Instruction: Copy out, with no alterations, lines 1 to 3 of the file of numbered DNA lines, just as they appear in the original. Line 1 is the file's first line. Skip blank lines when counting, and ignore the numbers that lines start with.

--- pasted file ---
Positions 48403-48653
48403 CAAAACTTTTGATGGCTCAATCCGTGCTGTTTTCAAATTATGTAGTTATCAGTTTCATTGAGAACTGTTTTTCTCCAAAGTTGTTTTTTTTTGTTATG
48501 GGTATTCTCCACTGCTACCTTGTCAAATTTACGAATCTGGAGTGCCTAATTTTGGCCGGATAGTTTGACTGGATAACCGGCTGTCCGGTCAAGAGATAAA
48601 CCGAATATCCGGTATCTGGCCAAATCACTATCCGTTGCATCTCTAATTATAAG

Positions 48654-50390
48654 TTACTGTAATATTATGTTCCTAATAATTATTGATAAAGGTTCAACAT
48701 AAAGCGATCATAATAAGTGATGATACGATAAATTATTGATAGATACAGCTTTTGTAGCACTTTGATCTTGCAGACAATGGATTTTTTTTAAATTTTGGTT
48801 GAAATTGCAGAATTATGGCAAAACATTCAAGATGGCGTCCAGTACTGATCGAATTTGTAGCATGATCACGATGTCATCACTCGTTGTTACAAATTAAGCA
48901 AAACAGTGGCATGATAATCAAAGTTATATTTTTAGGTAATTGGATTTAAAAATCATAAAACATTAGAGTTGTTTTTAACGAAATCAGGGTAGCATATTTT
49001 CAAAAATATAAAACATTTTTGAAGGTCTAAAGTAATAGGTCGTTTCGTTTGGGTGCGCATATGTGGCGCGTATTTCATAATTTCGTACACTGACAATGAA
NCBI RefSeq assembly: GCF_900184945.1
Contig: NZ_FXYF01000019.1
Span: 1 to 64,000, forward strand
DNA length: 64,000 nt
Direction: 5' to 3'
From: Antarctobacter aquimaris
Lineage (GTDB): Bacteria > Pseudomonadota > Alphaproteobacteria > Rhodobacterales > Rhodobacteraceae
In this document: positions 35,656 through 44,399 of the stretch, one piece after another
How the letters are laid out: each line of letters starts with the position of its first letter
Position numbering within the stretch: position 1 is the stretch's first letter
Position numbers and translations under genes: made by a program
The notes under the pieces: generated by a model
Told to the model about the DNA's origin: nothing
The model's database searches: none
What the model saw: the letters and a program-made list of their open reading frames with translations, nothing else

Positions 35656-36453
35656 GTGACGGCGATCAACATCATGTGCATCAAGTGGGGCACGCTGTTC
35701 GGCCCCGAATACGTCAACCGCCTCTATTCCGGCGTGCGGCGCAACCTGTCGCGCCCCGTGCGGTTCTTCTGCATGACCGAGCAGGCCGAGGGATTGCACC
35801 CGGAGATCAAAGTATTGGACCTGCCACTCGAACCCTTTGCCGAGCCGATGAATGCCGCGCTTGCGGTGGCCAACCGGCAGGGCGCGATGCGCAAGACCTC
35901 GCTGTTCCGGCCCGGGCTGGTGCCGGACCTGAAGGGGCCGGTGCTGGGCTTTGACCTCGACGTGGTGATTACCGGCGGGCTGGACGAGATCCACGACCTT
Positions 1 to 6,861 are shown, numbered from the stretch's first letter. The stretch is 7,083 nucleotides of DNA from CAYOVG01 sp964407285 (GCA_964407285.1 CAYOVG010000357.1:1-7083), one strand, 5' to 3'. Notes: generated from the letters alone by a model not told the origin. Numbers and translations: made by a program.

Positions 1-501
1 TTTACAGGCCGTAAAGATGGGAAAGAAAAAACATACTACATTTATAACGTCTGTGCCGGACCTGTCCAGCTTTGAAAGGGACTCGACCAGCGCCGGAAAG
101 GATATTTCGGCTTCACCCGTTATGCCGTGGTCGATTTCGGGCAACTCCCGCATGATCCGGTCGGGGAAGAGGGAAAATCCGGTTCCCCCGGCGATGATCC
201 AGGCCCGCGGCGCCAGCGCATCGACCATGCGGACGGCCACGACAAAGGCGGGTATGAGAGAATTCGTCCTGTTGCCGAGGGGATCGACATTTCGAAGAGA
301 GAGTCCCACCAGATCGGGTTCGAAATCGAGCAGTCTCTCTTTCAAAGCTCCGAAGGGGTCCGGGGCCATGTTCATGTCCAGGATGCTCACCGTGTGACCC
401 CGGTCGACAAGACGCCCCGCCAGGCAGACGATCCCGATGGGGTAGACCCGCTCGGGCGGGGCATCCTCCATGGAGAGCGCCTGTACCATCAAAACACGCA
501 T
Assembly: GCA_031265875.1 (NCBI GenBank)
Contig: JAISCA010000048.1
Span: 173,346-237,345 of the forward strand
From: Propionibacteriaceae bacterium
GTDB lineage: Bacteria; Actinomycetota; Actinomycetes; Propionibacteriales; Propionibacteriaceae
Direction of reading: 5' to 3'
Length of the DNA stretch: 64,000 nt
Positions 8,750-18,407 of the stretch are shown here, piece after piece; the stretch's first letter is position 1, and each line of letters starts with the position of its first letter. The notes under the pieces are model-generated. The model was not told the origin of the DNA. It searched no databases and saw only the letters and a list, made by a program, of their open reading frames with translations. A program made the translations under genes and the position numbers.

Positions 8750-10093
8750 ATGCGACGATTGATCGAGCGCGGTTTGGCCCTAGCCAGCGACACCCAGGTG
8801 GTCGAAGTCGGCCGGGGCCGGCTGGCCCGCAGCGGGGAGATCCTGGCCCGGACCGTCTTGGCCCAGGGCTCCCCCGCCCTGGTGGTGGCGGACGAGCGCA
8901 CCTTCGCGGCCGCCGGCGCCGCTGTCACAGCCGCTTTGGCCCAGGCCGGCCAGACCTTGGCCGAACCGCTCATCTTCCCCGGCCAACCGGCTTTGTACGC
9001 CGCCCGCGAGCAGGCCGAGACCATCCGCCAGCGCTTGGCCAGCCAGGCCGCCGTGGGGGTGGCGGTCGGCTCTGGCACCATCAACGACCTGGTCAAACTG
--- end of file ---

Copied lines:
Positions 48403-48653
48403 CAAAACTTTTGATGGCTCAATCCGTGCTGTTTTCAAATTATGTAGTTATCAGTTTCATTGAGAACTGTTTTTCTCCAAAGTTGTTTTTTTTTGTTATG
48501 GGTATTCTCCACTGCTACCTTGTCAAATTTACGAATCTGGAGTGCCTAATTTTGGCCGGATAGTTTGACTGGATAACCGGCTGTCCGGTCAAGAGATAAA